Helpful Answer (2)

Contact your local area on aging aka (her counties name) county counsel on aging. They will send you all the resources available to her in her area. This will be the best 1st move. They can help get services in place, get granny moved to a LTC facility, meals on wheels delivered, in home aides, etc., etc.

You will have to be the leader to get her the level of care she needs. It may seem like too much but, it will get her the care she needs and get you off the hook and back to being her grandson.

This is how you tell them you can not continue on the current path. Give them solutions and resources.

I think most of us don't know what is available to help us in these situations. It is really mind blowing what I didn't know when my dad suddenly needed help, the local counsel on aging guided me to resources and provided contact information for all of those resources.
Helpful Answer (1)
JoAnn29 Sep 2022
Why should he do it. The husband should be able to set it up or one of his kids. Not a grandchilds responsibility.
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If you're working 50 hours a week at your job, how are you taking care of grandma? The woman needs full time care which you are obviously not able to provide for her, so someone else is doing the majority of that care. Who is that person?

In any event, it sounds like you need to move out of the house and let the family know you intend to do so in short order. In that case, you're no longer available to care for grandma, and that's the end of that. To me, that's the easiest way out of doing a job you don't want to be doing, that's making you feel bitter and resentful. The family will then find a way to either hire in home caregivers or place grandma in a SNF using Medicaid funds which they'll apply for on her behalf.

Nobody benefits from a bitter grandson who's begrudgingly stuck caring for a grandmother after working a long day. You should never have been roped into this duty in the first place. If you won't move out of this house and get out of caregiving that way, then give the family your 2 week notice to quit, but be prepared for the awkward situation that will ensue in the house as a result. Nobody will be happy that you quit your 'job' with grandma, and the tension may be thick as pea soup as a result. Me? I'd move out.

Good luck!
Helpful Answer (1)
PeggySue2020 Sep 2022
Op says he has to commute to grandmas house daily. It is unlikely that he lives there.
Where are your parents? I know, it started out "since you live closer to Gma and Gpa, can you check in on them." To now intimately caring for Gma. Your grandfather or one of the females in the family should be doing this. My DHs 75 and if he had to, I think he could do a cleanup job. I have a feeling that unless others are involved in Gma's care, she is not being taken care of properly by Gpa.

You as a male should not be doing this and should have said No from day one. To be honest, if proper care could not be set up for her, then she should have gone to a LTC from the Hospital/Rehab.

Tell Gpa and the others, you can no longer do this. Tell them that not getting enough sleep in effecting your job. Me personally, would be afraid you would fall asleep at the wheel driving an hour home after dark.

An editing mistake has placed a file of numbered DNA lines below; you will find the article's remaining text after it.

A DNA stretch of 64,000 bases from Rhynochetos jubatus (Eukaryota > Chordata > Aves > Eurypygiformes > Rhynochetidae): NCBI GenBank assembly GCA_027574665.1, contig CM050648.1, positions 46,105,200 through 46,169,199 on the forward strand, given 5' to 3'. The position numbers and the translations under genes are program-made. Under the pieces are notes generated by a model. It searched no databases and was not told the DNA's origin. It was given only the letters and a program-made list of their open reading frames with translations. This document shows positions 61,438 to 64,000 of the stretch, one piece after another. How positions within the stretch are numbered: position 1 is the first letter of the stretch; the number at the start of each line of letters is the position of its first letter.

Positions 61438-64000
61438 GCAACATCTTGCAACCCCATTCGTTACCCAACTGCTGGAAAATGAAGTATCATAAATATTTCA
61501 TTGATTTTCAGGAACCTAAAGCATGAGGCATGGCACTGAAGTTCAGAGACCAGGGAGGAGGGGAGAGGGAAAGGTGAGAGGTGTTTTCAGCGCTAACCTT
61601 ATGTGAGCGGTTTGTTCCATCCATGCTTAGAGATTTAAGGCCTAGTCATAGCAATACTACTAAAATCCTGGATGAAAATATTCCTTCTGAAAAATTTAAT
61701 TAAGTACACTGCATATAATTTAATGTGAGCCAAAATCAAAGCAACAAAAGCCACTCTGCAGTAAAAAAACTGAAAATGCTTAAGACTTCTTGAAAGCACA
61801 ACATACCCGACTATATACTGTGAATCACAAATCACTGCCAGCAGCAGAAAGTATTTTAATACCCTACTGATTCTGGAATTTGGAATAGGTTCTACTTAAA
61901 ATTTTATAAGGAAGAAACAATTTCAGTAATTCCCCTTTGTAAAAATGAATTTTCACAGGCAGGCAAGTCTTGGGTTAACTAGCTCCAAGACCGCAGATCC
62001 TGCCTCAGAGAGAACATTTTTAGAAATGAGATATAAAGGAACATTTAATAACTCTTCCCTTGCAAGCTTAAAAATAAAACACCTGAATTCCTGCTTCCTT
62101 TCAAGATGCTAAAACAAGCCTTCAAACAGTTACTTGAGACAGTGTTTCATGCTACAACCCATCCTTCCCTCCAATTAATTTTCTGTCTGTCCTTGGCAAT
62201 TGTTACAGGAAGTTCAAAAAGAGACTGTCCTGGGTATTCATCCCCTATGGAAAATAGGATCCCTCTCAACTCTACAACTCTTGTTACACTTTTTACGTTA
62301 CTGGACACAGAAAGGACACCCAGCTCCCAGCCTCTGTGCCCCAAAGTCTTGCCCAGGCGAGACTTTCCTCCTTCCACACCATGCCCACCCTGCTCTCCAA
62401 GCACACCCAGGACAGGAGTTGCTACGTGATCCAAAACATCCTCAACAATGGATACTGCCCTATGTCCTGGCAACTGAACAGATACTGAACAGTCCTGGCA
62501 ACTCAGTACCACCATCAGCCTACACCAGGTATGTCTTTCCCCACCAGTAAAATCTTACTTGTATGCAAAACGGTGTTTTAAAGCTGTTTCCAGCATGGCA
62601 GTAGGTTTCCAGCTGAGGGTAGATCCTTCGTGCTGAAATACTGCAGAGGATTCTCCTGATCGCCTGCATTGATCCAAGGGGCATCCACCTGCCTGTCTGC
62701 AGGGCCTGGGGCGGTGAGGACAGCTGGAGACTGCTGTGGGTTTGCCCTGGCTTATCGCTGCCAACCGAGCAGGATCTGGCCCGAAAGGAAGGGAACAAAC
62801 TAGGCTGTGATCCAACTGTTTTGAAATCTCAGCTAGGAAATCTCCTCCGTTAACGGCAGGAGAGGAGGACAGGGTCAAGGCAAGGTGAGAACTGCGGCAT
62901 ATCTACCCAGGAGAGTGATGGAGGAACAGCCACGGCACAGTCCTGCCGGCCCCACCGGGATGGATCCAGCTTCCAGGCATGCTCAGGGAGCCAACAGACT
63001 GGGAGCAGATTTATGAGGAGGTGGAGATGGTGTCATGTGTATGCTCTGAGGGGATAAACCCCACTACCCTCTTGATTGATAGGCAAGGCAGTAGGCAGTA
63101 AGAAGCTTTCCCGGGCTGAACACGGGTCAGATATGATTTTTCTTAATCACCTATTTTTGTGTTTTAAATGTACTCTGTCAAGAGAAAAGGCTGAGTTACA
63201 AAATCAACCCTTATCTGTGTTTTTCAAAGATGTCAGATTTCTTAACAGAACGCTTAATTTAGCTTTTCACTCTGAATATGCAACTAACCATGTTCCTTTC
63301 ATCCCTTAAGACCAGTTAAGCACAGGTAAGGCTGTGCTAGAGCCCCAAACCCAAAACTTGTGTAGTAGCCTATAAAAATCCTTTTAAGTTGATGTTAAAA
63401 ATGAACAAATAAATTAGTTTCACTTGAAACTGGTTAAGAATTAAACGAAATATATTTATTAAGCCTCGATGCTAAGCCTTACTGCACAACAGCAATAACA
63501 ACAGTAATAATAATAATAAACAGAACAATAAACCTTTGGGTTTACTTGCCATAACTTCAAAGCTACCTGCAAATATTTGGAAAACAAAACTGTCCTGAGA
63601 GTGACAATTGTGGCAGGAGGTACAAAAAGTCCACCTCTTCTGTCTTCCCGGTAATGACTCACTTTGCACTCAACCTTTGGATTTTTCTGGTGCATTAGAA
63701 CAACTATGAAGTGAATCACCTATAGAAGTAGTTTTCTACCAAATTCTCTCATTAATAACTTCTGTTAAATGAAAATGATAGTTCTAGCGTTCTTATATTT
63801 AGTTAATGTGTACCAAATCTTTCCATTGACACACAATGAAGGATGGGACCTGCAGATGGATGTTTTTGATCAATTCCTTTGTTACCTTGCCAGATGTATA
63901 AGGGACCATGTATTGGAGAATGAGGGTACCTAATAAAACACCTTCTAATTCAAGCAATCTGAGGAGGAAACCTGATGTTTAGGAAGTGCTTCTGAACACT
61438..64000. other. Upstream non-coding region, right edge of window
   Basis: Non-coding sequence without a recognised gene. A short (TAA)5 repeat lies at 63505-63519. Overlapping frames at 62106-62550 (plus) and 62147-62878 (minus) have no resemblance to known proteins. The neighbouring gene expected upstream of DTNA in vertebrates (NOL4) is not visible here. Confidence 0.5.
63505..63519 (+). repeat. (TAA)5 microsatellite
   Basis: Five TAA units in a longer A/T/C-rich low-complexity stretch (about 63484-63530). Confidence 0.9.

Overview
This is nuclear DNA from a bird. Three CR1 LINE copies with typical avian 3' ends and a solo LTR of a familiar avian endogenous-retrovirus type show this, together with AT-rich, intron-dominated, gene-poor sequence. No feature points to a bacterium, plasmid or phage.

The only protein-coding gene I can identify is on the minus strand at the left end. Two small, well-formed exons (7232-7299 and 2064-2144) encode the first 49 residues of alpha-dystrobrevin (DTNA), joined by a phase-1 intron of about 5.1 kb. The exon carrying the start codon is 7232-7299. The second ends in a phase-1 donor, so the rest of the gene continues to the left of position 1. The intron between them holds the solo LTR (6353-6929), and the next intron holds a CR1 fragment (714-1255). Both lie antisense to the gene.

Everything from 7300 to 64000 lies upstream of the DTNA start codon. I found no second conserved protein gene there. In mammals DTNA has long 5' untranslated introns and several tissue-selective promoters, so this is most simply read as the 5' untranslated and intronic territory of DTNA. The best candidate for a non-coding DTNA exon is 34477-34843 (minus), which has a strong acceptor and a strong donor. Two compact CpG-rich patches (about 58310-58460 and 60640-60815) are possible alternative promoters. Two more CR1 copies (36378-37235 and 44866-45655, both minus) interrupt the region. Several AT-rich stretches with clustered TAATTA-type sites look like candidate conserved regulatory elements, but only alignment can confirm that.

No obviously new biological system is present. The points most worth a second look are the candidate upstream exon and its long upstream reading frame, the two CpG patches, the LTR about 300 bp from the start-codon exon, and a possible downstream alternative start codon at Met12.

If your grandfather is not willing to find someone to properly care for HIS wife than she needs to go to LTC. He can have their assets split, Gma's split would go towards her care and when gone, Medicaid applied for. Gpa will stay in the home, allowed a car and will get partial or all of their monthly income to live on. He will need to see an elder lawyer for this.

I figure your grandparents children can't be out of their 50s. They are perfectly able to care for Gma or at least me involved in finding her care. I can see if she is a nasty woman not wanting to care for her but that is not your problem. You have to make it clear that she needs more care than you or ur Gpa can give. He refuses to bring in help that he can afford. You can't afford to lose your job. And you will because you don't get enough sleep. I figure maybe 5 hrs. Taking catnaps doesn't work. Maybe what you could do is move closer to work if caring for Gma is the only reason ur staying. Explain the hour there and back and not getting enough sleep is taking its toll. You no longer can be their option, they need to find other ones.
Helpful Answer (3)

Be brave and strong. Also be proactive. Get some info that presents a care facility in a positive way and distribute brochures to everyone in your family. Set up a meeting with someone from that facility, even if you’re the only one who shows up. Then declare that she needs to go to a place that provides the care she needs. It’s doing a disservice to grandma when nonprofessionals take care of her. She deserves better. Sell this plan to them in your most forceful and charming way. If they don’t buy it, then you say that you can no longer be part of the care plan because all of you deserve better. Be nice but firm, and it’s okay to say that it’s just too much to handle emotionally. Which it is. Take care of yourself now, and good luck. PS. At least you recognize the dysfunctional aspect of your family, and that’s the first step toward breaking free of it.